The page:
It wasn’t until the arrival of the Spanish that the concept of Latin America was created by Romance language-speaking European conquerors. From the the earliest days of conquest, the Spanish were accompanied by Asians. The first significant arrivals from Asia were Filipinos who, as early as 1565, escaped from their Spanish masters and settled mainly in Mexico. Many more Asians followed, primarily Chinese, Indian, Korean and Japanese laborers, the greatest number in the 19th century. In some South American countries today, the populations of Asian citizens aren't just noteworthy, they're dominant. In Dutch-speaking (so therefore not Latin American by most definitions) Suriname, the overwhelming majority of citizens are Asian. In English-speaking Guyana, a plurality are Asian. In French Guiana, 22% of the population are at least in part Asian. Brazil is second only to Japan in numbers of Japanese people.

Ana Gabriel - La Reina

Most Asian Latinos live in South America. Despite their presence in Latin America, where they number over four million, Asian Latinos are still, no doubt, the least recognized racial group among Latinos. In the US, the number of Asian Latinos of Asian ancestry alone is estimated to be around 300,000. Many more Latinos have a mix of ancestries, including Asian. The magazine Revista Oriental, founded in 1931, is still published in Peru and focuses on Asian Latinos there and elsewhere in Latin America. Many Asian Latinos have immigrated to the US, most often in cities like Chicago, Dallas, Houston, Los Angeles, New York City, San Francisco and South Florida.

Liberdade, Sao Paulo

Whereas in Latin America most Asain Latinos are Latino by virtue of their many generations of presence in the region, in the US, Asian Latino culture tends to be the product not of Latino Asian immigrants, but rather from a domestic mix of the two cultures, often in the neighborhoods of the San Gabriel Valley, Gardena, Atlanta, Milwaukee and (historically) Boyle Heights.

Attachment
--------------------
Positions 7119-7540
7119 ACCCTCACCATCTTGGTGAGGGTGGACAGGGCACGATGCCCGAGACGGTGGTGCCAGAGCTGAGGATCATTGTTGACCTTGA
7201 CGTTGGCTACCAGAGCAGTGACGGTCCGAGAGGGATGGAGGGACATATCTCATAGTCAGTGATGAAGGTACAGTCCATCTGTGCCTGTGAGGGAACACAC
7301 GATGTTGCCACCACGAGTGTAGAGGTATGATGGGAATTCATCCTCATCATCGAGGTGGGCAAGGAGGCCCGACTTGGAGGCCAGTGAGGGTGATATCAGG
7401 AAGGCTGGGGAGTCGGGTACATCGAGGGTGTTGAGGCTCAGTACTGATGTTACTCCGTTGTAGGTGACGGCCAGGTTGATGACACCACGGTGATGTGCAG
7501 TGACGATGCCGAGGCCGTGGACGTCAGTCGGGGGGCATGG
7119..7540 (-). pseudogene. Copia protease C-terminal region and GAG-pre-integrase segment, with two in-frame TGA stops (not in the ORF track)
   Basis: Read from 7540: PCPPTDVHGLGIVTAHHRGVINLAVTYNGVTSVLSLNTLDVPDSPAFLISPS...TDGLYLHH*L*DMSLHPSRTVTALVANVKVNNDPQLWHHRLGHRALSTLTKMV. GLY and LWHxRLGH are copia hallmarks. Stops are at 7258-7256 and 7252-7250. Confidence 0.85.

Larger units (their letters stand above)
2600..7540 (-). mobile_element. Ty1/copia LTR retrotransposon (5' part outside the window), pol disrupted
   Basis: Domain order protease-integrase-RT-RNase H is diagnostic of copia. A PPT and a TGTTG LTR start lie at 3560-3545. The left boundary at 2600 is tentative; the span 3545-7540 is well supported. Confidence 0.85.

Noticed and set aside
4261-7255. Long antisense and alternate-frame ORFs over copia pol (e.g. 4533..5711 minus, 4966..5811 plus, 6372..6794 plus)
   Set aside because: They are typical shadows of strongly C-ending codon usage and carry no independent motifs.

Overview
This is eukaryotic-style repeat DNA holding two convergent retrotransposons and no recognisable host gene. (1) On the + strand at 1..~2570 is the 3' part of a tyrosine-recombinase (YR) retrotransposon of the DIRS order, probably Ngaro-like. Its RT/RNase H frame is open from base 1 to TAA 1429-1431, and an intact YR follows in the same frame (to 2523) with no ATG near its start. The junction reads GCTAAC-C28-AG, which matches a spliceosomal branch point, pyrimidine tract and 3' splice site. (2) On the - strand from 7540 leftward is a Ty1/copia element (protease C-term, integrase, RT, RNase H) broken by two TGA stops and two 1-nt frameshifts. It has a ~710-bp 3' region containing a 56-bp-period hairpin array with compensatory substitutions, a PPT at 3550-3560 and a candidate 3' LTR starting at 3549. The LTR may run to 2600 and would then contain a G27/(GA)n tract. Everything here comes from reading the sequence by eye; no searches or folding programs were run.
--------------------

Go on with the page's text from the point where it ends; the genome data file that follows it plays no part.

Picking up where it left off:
Anish (Nara Back)

The difference between centuries of organic fusion and more recent combinations can be seen in the differences of cuisines of Cuba and Peru and the newer, more delibarate Asian-Latino fusion common in the US as evinced by the fare of Kogi BBQ, Asia de Cuba, Cha Cha Chili, Danu, Marazul, Stingray Sushi Bar, Tamari and Asian Latino Grill and Vive

Other examples of the ongoing integration of Asian and Latino cultures in the US can be seen in the solidarity between Filipino and Mexican farmworkers in FALA, art exhibits like Tigers and Jaguars and projects like the Movimiento de Arte y Cultura Latino Americana’s The Ties that Bind.

Lima, Peru

Many Asian Latinos have made significant contributions to academia, athletics, medicine, politics and, of course, the arts, although, in many cases, their Asian Latino heritage goes unmentioned. In film, as with all Latinos, the notion of Latino homogeneity/interchangability almost always works in the favor of White Hispanics/non-Latinos like Antonio Banderas and Penelope Cruz (or Welsh and Brits like Catherine Zeta Jones, Anthony Hopkins and Alfred Molina), while brown people play background gang members and Asian and black Latinos don't exist. For example, in real life, Paula Crisostomo was a Chilipina (Chicano/Filipina), but in the film Walkout, she was portrayed by the snow white Alexa Vega.